To me this meant two things: podcast hosting and premium stats.
Hosting we’ve solved at this point and our Seriously Simple Hosting platform is really great. All of the power of a dedicated media hosting platform without having to fuss with yet another 3rd party app to schedule and manage.
Premium stats is something we’re just starting to work on now (July 2017) and are excited to be able to bring our customers the option to receive really detailed stats on their podcasts, again right inside WordPress.
Our goal is to build the industry leading podcasting platform, but give our users the ability to stay inside the content management system that they use to keep track of all of their content, not just their podcast.
How have you balanced between free and paid features for the plugin?
Up until the launch of Seriously Simple Hosting in May the plugin had been entirely free. It still is in fact as any users can host their podcast media files in the location of their choice. This could include on their web server or a different media hosting platform. I feel very strongly that the plugin should allow users to achieve their goal of creating and managing a podcast in WordPress… and for that we will never charge users.
However, there are things within the podcasting workflow that are beyond the scope of the free Seriously Simple Podcasting plugin and its 5 add-on modules. Things like media hosting, enhanced stats, and potentially some front end theming that we’re looking at will be optional, paid add-ons to the core product.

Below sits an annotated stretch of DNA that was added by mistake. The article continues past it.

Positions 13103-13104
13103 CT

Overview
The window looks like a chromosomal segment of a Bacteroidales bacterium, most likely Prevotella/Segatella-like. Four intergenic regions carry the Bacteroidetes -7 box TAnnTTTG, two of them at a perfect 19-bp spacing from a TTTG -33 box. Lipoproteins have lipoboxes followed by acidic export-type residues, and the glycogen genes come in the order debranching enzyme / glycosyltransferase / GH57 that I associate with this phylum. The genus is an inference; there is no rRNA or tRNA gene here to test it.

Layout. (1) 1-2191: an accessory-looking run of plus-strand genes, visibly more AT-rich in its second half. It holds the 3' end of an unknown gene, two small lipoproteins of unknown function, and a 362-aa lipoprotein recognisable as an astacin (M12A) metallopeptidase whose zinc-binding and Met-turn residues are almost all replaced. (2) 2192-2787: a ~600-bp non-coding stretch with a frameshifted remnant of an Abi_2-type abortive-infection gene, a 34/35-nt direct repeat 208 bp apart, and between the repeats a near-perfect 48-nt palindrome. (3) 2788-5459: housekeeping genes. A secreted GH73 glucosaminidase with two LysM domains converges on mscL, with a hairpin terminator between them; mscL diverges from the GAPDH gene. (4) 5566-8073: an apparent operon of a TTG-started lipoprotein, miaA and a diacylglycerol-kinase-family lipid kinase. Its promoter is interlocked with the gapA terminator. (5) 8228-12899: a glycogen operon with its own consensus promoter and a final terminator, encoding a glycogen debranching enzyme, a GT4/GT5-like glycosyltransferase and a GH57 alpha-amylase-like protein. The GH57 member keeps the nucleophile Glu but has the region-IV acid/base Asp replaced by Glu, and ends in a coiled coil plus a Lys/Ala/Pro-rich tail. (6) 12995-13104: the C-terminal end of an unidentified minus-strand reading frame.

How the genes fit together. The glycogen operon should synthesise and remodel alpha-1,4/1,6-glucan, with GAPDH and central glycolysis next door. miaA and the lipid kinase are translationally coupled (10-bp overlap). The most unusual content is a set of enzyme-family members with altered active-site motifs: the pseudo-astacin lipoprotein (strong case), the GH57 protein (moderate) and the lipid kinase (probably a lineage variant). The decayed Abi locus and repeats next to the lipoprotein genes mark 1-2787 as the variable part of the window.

Since the plugin utilizes the add-on model thus far it’s easy for us to build some free add-on modules, and some premium add-ons without sacrificing the utility or simplicity of the core plugin.
I have been toying with a podcast-related SaaS product this year and my research into the podcasting market was interesting. How have you marketed the plugin since launch?
Since Seriously Simple Podcasting is in the WordPress.org repository we get most of our new users from there. We do notify new users of the plugin about Seriously Simple Hosting the first time they use the plugin via a Welcome screen within our Custom Post Type menu item. This includes a demo video and coupon code that they can use when signing up.
Now that we’re a couple of months post launch and the product is performing well we are going to start a more earnest marketing effort. This will likely include posts such as this in leading WordPress publications, sponsoring some events, and potentially advertising on podcasts. Podcast advertising is a very young medium, but we believe that for our target market it could be a good fit.
With a team working on Seriously Simple Podcasting now how do you decide what new features to work on next?
We receive a steady stream of suggestions via the WordPress.org support forum, GitHub issues, and our email inbox. Once we receive a suggestion for new feature, or a bug request we use CodeTree to manage our various GitHub repositories amongst our team.
We want to continue to add additional value to the users of the core Seriously Simple Podcasting plugin, but also to offer additional premium products so that podcasters can solve all of their podcasting problems within Seriously Simple Podcasting, and not have to rely on yet another 3rd party tool.
Our release goal is to include additional features in the free plugin and add-on modules on a monthly basis, and I believe we’ll create 1 or 2 new premium products through the rest of this year.